Overall: I enjoyed this book, but obviously it's not in my age group. The book just shows that Gaiman is a good writer who can write stories that everyone at any age can enjoy.

September 2, 2009

The Curious Incident of the Dog in the Night-Time

The Curious Incident of the Dog in the Night-Time by Mark Haddon
Date Started: September 2,2009
Date Finished: September 2,2009

Summary: Christopher Boone is autistic and he witnesses a terrible crime. The dog next door named Wellington has been stabbed with a pitch fork. While he was trying to looking for the criminal, he comes across a startling secret. His father hid letters that his mother wrote to him every week and told him that she was dead. Christopher comes across the letters that his mother wrote to him and sets out on an adventure to find her.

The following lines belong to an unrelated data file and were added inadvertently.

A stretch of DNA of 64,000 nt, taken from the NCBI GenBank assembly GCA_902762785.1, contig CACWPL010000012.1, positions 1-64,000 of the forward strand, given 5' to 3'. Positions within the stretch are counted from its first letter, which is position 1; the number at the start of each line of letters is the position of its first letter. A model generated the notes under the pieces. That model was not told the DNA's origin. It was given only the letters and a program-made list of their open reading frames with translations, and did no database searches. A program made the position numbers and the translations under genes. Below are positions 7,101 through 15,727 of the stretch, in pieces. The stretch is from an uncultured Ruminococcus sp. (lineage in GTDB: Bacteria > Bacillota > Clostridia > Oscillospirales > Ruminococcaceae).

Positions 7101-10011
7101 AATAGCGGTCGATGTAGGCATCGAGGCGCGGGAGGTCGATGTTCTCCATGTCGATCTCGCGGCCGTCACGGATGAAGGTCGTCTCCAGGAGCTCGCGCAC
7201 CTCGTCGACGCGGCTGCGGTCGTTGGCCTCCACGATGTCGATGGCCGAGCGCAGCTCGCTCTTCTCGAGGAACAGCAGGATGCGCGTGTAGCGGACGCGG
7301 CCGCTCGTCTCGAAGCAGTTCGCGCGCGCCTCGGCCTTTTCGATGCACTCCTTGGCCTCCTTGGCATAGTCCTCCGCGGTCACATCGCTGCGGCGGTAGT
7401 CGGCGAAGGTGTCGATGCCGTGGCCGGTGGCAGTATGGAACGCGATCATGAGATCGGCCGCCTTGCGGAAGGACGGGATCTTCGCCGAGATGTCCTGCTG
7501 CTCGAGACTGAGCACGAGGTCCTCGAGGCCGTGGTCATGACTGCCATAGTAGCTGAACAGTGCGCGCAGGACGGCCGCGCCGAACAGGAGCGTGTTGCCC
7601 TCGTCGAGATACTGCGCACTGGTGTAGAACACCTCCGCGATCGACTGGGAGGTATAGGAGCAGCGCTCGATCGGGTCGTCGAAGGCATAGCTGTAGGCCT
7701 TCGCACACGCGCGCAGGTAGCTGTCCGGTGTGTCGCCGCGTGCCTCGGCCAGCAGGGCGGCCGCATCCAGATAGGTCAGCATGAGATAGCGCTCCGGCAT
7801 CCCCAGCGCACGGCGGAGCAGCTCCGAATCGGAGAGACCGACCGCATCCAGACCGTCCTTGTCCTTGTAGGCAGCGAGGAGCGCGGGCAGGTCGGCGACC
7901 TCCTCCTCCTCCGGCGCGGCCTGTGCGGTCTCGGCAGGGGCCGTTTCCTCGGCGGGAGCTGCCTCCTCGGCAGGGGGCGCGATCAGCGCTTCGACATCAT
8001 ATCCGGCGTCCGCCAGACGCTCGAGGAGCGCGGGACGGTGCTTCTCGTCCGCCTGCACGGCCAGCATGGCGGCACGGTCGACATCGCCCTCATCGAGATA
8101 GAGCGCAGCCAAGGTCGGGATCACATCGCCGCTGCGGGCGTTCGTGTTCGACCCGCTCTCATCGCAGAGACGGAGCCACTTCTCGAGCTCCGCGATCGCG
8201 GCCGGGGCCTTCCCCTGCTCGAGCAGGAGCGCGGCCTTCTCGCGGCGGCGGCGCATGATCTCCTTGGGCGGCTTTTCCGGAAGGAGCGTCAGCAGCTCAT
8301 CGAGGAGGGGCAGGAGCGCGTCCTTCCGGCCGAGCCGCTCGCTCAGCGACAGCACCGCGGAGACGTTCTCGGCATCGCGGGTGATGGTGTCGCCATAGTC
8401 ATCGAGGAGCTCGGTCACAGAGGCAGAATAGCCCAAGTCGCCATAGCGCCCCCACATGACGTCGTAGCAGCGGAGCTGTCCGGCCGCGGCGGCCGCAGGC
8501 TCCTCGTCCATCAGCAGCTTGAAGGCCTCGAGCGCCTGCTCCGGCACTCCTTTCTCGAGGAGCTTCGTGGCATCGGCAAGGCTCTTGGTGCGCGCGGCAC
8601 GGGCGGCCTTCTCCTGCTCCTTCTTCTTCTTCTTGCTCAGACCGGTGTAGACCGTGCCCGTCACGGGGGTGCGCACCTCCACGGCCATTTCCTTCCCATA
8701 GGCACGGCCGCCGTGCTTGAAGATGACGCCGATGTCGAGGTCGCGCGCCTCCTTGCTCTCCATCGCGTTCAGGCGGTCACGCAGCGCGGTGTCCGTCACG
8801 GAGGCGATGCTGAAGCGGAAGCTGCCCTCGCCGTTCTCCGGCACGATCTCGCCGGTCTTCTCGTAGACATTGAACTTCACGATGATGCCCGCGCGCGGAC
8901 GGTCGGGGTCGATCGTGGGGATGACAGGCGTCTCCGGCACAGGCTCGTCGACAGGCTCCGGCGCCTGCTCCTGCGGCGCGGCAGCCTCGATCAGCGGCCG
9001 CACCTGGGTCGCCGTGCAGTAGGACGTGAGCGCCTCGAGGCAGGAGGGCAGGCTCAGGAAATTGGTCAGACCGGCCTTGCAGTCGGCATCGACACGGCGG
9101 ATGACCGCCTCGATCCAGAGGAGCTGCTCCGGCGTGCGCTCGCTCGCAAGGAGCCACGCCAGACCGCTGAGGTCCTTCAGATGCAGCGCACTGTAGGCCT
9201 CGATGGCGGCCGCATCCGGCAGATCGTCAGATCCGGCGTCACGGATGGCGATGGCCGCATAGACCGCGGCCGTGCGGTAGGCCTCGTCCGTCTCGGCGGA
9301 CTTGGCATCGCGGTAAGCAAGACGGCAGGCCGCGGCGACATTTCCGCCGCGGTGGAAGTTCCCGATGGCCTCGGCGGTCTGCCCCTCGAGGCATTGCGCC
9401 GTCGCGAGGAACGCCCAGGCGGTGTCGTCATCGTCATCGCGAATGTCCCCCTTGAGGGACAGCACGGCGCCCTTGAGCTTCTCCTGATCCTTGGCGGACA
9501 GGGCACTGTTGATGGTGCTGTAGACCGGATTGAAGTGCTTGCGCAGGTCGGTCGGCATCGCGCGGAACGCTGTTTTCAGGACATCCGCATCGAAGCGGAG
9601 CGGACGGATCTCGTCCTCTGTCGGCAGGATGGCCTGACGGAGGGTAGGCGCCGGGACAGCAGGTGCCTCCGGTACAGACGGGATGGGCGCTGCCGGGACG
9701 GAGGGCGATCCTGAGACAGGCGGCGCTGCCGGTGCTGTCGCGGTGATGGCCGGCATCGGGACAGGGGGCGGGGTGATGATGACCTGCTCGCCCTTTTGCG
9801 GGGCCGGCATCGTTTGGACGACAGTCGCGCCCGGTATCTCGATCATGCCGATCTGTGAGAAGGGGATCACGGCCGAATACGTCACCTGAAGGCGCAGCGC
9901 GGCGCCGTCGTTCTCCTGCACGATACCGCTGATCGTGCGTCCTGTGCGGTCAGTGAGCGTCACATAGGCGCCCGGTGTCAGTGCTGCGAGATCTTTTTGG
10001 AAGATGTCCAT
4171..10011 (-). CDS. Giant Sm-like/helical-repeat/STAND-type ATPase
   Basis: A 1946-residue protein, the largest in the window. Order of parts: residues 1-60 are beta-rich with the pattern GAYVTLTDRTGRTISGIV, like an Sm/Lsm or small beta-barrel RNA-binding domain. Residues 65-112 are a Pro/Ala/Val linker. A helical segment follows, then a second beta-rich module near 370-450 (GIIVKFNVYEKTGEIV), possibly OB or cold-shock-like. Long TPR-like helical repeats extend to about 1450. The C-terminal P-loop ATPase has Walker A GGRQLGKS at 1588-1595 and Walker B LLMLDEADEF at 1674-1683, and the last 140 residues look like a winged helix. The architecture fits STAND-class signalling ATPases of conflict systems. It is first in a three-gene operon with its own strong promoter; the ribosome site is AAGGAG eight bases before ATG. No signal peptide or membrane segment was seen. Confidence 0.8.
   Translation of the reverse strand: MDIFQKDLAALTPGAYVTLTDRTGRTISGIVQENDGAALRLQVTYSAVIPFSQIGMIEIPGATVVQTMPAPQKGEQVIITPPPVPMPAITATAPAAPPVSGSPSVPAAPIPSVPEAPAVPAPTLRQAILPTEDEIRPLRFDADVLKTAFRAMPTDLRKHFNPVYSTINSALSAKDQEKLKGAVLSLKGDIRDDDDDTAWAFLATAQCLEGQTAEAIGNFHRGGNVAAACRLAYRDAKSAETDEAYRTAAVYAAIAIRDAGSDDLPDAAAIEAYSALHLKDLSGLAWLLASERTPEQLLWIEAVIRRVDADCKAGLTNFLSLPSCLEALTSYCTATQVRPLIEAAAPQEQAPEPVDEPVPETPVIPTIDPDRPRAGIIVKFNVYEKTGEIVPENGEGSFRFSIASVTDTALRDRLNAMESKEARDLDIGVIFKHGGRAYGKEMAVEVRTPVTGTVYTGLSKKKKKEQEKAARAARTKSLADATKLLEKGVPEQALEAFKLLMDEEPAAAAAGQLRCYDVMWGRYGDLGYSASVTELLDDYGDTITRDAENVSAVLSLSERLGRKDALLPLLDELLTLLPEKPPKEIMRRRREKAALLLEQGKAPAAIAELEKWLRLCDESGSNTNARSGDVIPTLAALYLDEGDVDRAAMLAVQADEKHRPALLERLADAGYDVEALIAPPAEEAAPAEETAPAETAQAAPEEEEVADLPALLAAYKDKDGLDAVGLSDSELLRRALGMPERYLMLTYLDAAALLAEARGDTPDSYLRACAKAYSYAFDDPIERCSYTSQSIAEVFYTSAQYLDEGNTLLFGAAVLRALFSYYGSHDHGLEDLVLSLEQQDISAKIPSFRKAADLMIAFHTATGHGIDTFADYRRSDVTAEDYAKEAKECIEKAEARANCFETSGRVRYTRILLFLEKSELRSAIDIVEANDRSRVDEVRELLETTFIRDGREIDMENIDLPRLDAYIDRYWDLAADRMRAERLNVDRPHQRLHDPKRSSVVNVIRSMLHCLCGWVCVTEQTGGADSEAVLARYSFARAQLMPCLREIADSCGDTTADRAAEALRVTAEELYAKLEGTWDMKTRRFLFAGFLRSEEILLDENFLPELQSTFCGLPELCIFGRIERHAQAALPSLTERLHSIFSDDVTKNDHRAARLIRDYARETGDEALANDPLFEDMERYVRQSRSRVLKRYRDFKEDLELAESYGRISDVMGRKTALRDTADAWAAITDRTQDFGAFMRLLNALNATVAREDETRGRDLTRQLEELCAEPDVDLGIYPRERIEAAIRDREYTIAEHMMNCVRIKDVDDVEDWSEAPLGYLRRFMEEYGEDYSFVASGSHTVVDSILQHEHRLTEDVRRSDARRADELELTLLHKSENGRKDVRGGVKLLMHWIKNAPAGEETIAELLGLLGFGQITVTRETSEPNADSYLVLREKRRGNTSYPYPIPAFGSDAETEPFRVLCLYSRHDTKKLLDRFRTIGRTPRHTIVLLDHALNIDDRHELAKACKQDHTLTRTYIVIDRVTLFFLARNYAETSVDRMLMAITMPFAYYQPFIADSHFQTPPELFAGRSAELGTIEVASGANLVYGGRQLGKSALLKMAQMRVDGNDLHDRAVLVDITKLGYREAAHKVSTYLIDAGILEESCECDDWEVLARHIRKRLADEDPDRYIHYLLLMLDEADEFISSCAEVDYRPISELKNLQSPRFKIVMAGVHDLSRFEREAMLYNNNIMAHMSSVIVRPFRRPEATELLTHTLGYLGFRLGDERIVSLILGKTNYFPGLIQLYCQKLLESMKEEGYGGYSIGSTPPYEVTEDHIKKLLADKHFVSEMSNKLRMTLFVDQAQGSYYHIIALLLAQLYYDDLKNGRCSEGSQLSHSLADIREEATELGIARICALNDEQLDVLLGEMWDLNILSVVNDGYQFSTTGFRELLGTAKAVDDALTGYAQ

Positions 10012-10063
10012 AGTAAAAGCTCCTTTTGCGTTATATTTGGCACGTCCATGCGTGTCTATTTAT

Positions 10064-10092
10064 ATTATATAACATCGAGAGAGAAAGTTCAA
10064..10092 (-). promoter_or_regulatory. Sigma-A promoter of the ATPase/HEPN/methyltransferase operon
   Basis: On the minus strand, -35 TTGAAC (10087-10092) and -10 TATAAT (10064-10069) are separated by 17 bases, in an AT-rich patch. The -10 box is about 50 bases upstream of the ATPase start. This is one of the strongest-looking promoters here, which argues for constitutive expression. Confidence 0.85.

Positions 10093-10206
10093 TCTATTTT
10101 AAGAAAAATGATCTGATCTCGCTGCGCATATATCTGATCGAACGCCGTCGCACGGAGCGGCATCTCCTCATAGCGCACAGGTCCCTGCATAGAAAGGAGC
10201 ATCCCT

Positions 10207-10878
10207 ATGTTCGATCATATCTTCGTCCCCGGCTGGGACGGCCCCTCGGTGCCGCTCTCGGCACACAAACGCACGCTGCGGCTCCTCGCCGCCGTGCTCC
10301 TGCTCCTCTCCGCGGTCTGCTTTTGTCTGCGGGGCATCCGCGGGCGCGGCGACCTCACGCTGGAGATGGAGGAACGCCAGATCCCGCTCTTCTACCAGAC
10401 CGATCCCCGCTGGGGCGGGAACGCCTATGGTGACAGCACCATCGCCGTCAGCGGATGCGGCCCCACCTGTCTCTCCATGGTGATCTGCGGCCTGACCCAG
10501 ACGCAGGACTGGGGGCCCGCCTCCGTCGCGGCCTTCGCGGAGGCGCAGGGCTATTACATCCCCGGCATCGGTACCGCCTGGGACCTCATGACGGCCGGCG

Likes: I loved this book, even though it didn't feel like I was going insane and I had to resettle myself after it was finished. I think that was the point. That maybe how it feels for someone who is autistic. I haven't been around a lot of autistic teenagers, but I can imagine how frustrating it may be, trying to reach out to others but you can't. You realize that the world is more outside of your own sphere, and this world requires that you interact with people, even though you don't want to, or you can't because there is so much going on at once. The book itself was very well-written and it feels authentic (even though the Author himself doesn't seem to be autistic, he has worked with autistic people). Normally, I would be annoyed with the lack of description about characters, but in this case it works. The parents are at their wits end and the mother leaves because she can't handle it, even though she loves her son. It felt like a short read because there wasn't much in the way of outside situations like the details of the parents divorce and the wife's affair.